The devotees of Cybele “went . . . forth, shouting and dancing . . . they bent down their necks and spun round so that their hair flew out in a circle; they hit their own flesh; finally, every one took his two-edged weapon and wounded himself in divers places. Meanwhile, there was one . . . who invented . . . a great lie, noisily . . . accusing himself, saying that he had displeased the divine majesty of the goddess . . . wherefore he prayed that vengeance might be done to himself. And therewithal he tools a whip . . . and scourged his own body . . . so that you might see the ground wet and defiled with the womanish blood that issued forth abundantly”
Apuleius The Golden Ass, VIII. 2nd century.

Cybele’s temple

“They wear effeminately nursed hair, and dress in soft clothes. They can barely hold their heads up on their limp necks. Then, having made themselves alien to masculinity, swept up by playing flutes, they call their Goddess to fill them with an unholy spirit so as to seemingly predict the future to idle men. What sort of monstrous and unnatural thing is this?” Firmicus Maternus, 4th century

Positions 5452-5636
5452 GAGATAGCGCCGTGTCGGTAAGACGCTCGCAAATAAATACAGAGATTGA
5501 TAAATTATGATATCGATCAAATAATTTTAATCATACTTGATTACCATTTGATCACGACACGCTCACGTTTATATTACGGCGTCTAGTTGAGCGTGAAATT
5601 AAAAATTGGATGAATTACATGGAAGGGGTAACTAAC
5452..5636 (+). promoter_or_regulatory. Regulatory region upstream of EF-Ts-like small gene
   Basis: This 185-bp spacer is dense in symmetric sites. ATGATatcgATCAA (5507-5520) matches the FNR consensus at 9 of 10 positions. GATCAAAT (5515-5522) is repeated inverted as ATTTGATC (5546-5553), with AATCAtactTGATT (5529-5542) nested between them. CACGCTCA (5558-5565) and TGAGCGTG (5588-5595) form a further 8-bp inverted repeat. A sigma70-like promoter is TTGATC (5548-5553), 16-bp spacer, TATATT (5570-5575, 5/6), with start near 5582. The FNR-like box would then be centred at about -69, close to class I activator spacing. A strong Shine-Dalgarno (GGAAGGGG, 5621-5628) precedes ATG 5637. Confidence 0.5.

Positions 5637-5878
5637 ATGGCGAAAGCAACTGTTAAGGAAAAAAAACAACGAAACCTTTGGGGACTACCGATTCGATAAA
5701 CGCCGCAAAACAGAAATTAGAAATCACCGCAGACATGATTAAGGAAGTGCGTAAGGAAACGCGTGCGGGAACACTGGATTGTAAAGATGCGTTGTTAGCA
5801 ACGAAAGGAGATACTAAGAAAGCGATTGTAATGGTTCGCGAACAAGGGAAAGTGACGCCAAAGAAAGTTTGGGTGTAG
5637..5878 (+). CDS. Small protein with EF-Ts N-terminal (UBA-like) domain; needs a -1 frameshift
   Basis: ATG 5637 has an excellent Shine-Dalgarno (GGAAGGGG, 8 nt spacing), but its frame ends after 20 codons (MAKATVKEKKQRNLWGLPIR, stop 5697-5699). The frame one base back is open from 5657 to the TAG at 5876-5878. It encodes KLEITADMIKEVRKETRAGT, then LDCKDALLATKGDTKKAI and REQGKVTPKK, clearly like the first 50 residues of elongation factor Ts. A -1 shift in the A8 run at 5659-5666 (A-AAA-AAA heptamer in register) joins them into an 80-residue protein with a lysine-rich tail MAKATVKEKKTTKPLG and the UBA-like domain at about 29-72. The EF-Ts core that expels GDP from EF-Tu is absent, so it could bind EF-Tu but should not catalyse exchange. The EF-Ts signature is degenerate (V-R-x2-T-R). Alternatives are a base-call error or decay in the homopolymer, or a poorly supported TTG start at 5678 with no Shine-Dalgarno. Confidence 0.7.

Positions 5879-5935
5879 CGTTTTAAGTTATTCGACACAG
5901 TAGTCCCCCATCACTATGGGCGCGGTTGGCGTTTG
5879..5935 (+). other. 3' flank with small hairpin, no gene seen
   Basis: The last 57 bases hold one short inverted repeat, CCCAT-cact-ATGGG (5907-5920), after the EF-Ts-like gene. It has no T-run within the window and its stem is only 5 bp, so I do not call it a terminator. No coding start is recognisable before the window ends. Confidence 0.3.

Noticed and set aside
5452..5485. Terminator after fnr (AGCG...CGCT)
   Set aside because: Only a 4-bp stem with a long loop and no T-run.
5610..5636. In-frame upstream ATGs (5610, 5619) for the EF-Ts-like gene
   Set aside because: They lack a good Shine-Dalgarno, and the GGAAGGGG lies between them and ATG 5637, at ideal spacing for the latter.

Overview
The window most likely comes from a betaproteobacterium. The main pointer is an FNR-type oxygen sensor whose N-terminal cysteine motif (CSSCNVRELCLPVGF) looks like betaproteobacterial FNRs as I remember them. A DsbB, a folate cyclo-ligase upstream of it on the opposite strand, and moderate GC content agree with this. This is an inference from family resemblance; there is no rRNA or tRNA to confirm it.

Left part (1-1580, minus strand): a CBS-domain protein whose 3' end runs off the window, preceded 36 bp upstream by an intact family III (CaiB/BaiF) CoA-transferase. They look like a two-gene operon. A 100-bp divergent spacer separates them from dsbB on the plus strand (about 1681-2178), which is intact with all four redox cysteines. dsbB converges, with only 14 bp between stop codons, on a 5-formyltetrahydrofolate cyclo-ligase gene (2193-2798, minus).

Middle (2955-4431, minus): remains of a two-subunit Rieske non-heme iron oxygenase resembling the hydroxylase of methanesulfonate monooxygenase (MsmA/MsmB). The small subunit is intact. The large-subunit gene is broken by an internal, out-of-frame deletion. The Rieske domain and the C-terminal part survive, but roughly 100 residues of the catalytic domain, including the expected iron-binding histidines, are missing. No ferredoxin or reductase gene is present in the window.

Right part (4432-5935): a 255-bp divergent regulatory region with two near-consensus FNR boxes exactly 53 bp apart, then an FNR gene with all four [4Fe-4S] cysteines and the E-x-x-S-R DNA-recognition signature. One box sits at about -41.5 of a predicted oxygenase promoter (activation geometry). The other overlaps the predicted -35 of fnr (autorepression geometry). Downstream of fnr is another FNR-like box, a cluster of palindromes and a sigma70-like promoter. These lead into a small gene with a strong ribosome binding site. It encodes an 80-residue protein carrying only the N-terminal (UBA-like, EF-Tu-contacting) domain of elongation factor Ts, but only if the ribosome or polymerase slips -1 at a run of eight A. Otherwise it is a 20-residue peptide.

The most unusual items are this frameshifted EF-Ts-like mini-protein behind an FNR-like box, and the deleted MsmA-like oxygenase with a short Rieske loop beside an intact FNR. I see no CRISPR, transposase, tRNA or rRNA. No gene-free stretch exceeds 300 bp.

They are the sons of the earth. The Earth is their mother”, he also called them “castrated perverts….. madmen…. foully unmanned and corrupted.” Augustine, 4th century

Published by shokti

i am shokti, lovestar of the eurofaeries, aka marco queer magician of london town. i explore the links between our sexual-physical nature and our spirits, running gatherings, rituals and Queer Spirit Festival. i woke up to my part in the accelerating awakening of light love and awareness on planet earth during a shamanic death-and-rebirth process lasting from January 1995 to the year 2000, and offer here my insights and observations on the ongoing transformation of human consciousness, how to navigate the waves of change, and especially focusing on the role of queer people at this time.